Now, I’ve heard all manner of stories about mysogynies in the academic world, from school level right the way up to senior academics. Frankly, I fail to understand how, in a supposedly enlightened age, such things can endure. Some of the stories I’ve read on blogs like Female Science Professor make me want to apologise on behalf of my entire gender sometimes. And then I see things like this news article, posted on a friend’s Facebook page…
The title alone, “Self-doubt plagues female astronomers” leaves little uncertainty as to what the rest of the article is about. Essentially, a study was done to investigate how many astronomers are fearful that they might be exposed as having a lack of knowledge. At least in the groups surveyed (in US institutions), women are more fearful than men in regards to being “exposed”.
I have to say, I’m not entirely sure what to make of this. As with a lot of sociological studies, the sample size is fairly small. Scientifically, I’d have to say that further study is warranted. It would be interesting to see if this graph changes geographically. Are people less concerned in Europe than in America? What about China, India or South America? It’s also noteworthy that in both genders, the majority vote was for “agree”. Feelings of inadequacy are a fear for both men and women. On the other hand, more women “strongly agree”, which does hint at a greater lack of confidence. Could it be that women are more fearful than men? Alternatively, could it be that men are simply less likely to consider a lack of knowledge in some areas to be a problem? These are open questions which it’s difficult to speculate on. It’s also notable that female professors are quite rare in physical sciences. Lecturers less so, but professors certainly. One has to wonder if it would be helpful to have more female role models like good old Jocelyn Bell Burnell.
If I’m perfectly honest, my gender notwithstanding, showing a lack of knowledge is always a concern of mine. I’ll admit that it’s probably irrational. No one can be expected to know everything about everything, and in research it seems remarkably common for people to become so engrossed in their own specialty that they start to lose track of other fields. That’s a big part of why I keep this blog. To write about things, I need to read about them. If I read it helps me understand. Maybe it’s true what they say, that knowledge is power. Or mayhap it’s just academic currency. All the same, from an inside perspective it’s easy to see how a lack of knowledge can feel like weakness. It feels almost darwinian at times. Survival of the smartest, perhaps. Rational or otherwise, thoughts like these running through my mind are usually enough to make me think twice about raising my hand to ask a question at the end of a seminar.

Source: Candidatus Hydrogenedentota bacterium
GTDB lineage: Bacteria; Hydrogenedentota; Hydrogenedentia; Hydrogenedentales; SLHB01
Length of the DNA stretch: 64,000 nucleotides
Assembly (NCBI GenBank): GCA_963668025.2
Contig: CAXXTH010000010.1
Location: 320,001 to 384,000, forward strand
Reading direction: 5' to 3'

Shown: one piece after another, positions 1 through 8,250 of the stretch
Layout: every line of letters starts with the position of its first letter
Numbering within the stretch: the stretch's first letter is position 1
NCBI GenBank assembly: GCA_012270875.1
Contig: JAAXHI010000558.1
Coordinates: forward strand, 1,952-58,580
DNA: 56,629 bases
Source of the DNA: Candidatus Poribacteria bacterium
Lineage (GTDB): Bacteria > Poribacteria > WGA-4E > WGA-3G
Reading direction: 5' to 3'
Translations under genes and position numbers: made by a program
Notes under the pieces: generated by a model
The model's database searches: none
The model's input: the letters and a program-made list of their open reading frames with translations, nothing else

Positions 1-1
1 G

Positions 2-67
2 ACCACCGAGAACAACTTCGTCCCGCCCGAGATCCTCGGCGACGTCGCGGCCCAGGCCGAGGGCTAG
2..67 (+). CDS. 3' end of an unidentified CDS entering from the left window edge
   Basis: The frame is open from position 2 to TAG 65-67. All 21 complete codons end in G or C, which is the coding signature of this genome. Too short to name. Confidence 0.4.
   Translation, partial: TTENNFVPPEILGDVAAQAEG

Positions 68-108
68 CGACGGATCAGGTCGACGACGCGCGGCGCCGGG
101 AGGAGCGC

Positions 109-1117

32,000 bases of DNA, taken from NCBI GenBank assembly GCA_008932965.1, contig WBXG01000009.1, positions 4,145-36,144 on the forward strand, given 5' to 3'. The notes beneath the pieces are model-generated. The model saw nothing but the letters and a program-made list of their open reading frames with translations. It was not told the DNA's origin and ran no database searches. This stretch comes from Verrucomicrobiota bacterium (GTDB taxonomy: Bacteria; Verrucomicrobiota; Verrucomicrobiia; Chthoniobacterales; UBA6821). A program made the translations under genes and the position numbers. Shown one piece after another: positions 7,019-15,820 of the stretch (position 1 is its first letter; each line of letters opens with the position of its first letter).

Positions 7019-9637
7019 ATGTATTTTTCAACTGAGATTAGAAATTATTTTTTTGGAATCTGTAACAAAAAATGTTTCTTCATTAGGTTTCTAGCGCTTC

The so-called “impostor syndrome” has apparently been documented in all parts of the academic world (and indeed, elsewhere too). It’s characterised by paranoia and unfounded feelings of inadequacy. The impression that one doesn’t belong where they are and are therefore at constant risk of being discovered and cast out — even inspite of overwhelming evidence to the contrary. Feelings like this can really add to stress levels, as well as sapping motivation. In the most extreme cases, it’s easy to see how impostor syndrome could cause someone to actually change professions. In fact, it’s lamentable how many brilliant minds may already have been lost in this way.
So what can be done? Well, irrespective of gender, not chastising others for a lack of knowledge would certainly be beneficial. Likewise, teaching people to realise that sometimes you need to feel a little bit ignorant. Sometmes, that’s precisely what should give you the motivation to improve yourself. It isn’t always immediately apparent that, if ever you’re worried that you don’t know enough — everyone, from undergrads to vice chancellors have felt the same way in the past. And probably still do. The bottom line here is: several of my most respected colleagues (and very good friends) are women. Should any of them ever consider leaving astronomy due to the feeling that they aren’t good enough, I’d be dismayed.
Image credit: AIP/AAS
Source article: NatureJobs.com